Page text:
Just out of interest, how do they steer these things? If the nozzle is directable does it put the whole thing in a spin? Clearly, I am no rocket scientist.
Cube satellites – the current craze among space researchers with more ideas than money – could take a step farther out into deep space, if the University of Michigan has its way. UoM researcher Benjamin Longmier, assistant professor of aerospace engineering and a propulsion specialist in the university's Plasmadynamics and …
The nozzle is a magnetic field (see the Kickstarter page) so I suppose the exhaust could be directed by changing the shape of the field, the same way the electron beams are steered in CRT tubes. The kickstarter page talks about using permanent magnets for generating the nozzle, but maybe they add some smaller electric magnets for steering.
More likely they would orient the spacecraft to put the thrust vector in the required direction. In near-earth orbits this can be done by magnetic reaction against the earth's field. Reaction wheels could be used further out in space.
Typically you steer a spacecraft by changing it's orientation so that the nozzle is now pointing in a different drection. In a traditional plasma driven spacecraft, there are a series of nozzles. You can vary the force from the different nozzles to generate a torque to change your orientation. Modern spacecraft also tend to be internally stabilised using reaction wheels or control momentum gyros. By changing wheel speed and/or rotating the wheel axis, you generate a torque that reorients the spacecraft.
I don't suppose they'll have the space/mass to do that on their cubesat, but thought I'd share it with you. I tried to read the kickstarter page, but only in text on a mobile connection it didn't tell me much.
Could it carry anything useful and if so how would it phone home with the results or information?
I was wondering something similar, given the size of dishes etc that probes which have gone before seem to need, plus the apparatus and thrusters needed to align it back toward mother Earth to send a signal back.
But then again I suppose it could be a proof-of-concept test bed for the plasma engine etc, but I thought that was basically proven technology at this point anyway?
Or is this a solution looking for a problem again, or just something to use up NASA funding, with the definition of "deep space" being slightly beyond Earth's magnetosphere (or any distance further than you could get out and walk home).
I was wondering about the communication problem as well.
Generally speaking, it would have to be a dish style communications method, as it's much more efficient to only transmit in the direction you want it to be received in. However the smaller the dish (generally the tighter the "beam" as a result and the lower tolerances) the more accurate the direction needs to be to hit the target. I believe this is similar to the problem where smaller consumer satellite dishes have to be more accurately aligned.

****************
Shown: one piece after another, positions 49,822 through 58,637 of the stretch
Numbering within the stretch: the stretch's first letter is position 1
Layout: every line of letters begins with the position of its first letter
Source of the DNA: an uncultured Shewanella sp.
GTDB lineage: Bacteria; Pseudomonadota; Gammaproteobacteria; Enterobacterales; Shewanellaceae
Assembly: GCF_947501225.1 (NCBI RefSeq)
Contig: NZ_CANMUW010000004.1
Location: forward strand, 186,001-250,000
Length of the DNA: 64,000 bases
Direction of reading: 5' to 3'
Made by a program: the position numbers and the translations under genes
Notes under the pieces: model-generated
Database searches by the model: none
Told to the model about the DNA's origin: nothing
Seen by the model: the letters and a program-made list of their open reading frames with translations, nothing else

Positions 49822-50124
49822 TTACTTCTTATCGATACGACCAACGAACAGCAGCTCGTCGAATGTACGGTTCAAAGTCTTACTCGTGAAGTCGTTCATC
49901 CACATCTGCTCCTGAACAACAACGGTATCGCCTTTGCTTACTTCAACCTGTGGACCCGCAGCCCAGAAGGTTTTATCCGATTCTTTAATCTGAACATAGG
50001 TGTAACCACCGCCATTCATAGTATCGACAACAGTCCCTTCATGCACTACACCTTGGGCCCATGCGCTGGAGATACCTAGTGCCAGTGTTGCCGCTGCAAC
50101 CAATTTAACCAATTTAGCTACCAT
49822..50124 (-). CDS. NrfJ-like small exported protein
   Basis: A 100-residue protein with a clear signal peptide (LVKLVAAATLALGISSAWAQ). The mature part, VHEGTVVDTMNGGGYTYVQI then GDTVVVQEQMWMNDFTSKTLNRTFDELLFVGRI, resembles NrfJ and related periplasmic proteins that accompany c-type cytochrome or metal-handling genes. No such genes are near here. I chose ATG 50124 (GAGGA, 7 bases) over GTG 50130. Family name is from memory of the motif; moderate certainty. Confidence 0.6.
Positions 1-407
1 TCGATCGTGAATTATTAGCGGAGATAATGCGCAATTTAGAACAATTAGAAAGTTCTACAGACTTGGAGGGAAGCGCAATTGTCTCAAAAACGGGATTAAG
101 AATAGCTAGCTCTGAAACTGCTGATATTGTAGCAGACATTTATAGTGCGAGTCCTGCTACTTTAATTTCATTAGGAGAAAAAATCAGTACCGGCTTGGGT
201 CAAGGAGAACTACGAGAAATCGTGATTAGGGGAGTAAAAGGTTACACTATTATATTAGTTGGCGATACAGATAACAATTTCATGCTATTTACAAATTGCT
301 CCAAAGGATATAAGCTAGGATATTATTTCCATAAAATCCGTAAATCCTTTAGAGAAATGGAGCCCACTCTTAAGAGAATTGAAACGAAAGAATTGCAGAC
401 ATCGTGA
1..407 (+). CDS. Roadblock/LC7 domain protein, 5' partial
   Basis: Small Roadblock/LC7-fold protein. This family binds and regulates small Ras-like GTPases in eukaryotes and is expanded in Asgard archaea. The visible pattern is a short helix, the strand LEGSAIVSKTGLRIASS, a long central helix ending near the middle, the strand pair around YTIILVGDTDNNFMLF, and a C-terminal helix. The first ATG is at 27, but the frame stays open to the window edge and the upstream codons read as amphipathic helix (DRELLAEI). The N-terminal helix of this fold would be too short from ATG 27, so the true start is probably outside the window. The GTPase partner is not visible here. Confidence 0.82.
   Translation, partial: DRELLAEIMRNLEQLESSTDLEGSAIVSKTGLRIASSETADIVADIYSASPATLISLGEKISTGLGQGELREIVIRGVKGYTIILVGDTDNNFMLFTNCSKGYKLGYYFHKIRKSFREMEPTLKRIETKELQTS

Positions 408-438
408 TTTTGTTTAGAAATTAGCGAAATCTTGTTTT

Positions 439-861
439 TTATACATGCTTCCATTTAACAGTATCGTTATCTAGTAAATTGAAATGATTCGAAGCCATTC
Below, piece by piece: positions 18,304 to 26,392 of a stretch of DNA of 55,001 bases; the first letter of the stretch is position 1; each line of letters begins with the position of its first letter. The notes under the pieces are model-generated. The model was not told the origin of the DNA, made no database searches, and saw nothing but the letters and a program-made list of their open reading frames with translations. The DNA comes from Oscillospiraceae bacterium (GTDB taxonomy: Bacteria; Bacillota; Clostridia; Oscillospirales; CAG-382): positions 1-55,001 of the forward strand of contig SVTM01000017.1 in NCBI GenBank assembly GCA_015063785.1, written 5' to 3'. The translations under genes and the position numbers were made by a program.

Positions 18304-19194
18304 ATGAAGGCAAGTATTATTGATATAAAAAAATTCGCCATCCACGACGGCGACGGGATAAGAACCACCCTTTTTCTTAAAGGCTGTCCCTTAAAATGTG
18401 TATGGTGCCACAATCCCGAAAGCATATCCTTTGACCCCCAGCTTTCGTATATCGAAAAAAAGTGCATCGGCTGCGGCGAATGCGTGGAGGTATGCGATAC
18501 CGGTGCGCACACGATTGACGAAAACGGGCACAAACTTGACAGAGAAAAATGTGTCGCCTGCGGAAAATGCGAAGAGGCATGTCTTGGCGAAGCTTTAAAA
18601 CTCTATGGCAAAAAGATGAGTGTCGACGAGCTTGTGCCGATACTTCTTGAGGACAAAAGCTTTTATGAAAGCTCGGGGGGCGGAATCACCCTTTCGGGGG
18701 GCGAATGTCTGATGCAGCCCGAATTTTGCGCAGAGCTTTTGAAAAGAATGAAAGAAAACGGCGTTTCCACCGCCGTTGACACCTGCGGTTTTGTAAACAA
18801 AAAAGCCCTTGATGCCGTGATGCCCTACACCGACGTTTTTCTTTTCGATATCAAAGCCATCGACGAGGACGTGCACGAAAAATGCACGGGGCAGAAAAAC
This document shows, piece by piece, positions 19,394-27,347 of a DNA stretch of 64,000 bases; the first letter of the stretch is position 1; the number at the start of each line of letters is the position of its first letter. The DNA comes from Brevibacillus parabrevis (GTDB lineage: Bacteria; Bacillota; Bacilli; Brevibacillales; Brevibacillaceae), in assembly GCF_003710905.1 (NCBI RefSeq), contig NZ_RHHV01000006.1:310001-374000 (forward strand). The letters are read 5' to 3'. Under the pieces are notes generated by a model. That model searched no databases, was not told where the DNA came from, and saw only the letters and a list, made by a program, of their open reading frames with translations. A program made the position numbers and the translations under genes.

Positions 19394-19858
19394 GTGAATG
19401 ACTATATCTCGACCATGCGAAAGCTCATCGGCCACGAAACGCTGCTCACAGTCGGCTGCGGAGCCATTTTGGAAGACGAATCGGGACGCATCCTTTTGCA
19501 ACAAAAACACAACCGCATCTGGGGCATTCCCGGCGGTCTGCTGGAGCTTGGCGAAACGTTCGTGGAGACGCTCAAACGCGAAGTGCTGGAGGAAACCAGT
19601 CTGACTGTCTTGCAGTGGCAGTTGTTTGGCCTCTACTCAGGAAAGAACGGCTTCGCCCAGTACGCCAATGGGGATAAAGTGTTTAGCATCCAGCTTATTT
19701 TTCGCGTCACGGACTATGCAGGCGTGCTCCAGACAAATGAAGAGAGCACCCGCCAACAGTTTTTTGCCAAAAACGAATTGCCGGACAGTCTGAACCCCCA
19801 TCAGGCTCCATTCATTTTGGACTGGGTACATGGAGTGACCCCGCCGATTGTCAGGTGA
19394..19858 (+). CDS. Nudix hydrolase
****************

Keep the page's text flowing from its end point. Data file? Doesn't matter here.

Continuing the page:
"Generally speaking, it would have to be a dish style communications method, "
No. AMSAT have quite a lot of history doing radio relay using ribbon aerials, essentially multiple steel tape measures unrolling in orbit. With minimal loads on them they can unroll to 10m easily. Operating in the 2GHz band you can get substantial gain from such a design.
"However the smaller the dish (generally the tighter the "beam" as a result and the lower tolerances) the more accurate the direction needs to be to hit the target"
No. Bigger the dish, tighter the beam. Smoother the dish above the transmission wavelength the better, but strictly it's how accurately it fits the curve that matters.
"I believe this is similar to the problem where smaller consumer satellite dishes have to be more accurately aligned."
Re: @Nick Ryan
Thanks. I'm obviously rather behind the times on satellite transmission comms like ribbon aerials, but I have no need other than an interest to be up to date on these things. And a ribbon aerial (now I've looked them up) would fit nicely with the cube sat scheme.
Where does the energy for plasma generation come from?
It's either got an internal combustion engine, or hamsters in wheels.
Won't they have to start from a much higher orbit than cubesats usually get to, in order to get out of the Earth's gravity? I can't see a micro plasma engine being able to accelerate to escape velocity.
Re: Leaving orbit?
Not a rocket scientist, but at the altitude cubesats are normally released, drag should be minimal enough to boost out of orbit even with something as weak as a mini plasma drive.
Starting a little higher would add a good deal of effective delta V though, so a good idea if possible.
Re: Leaving orbit?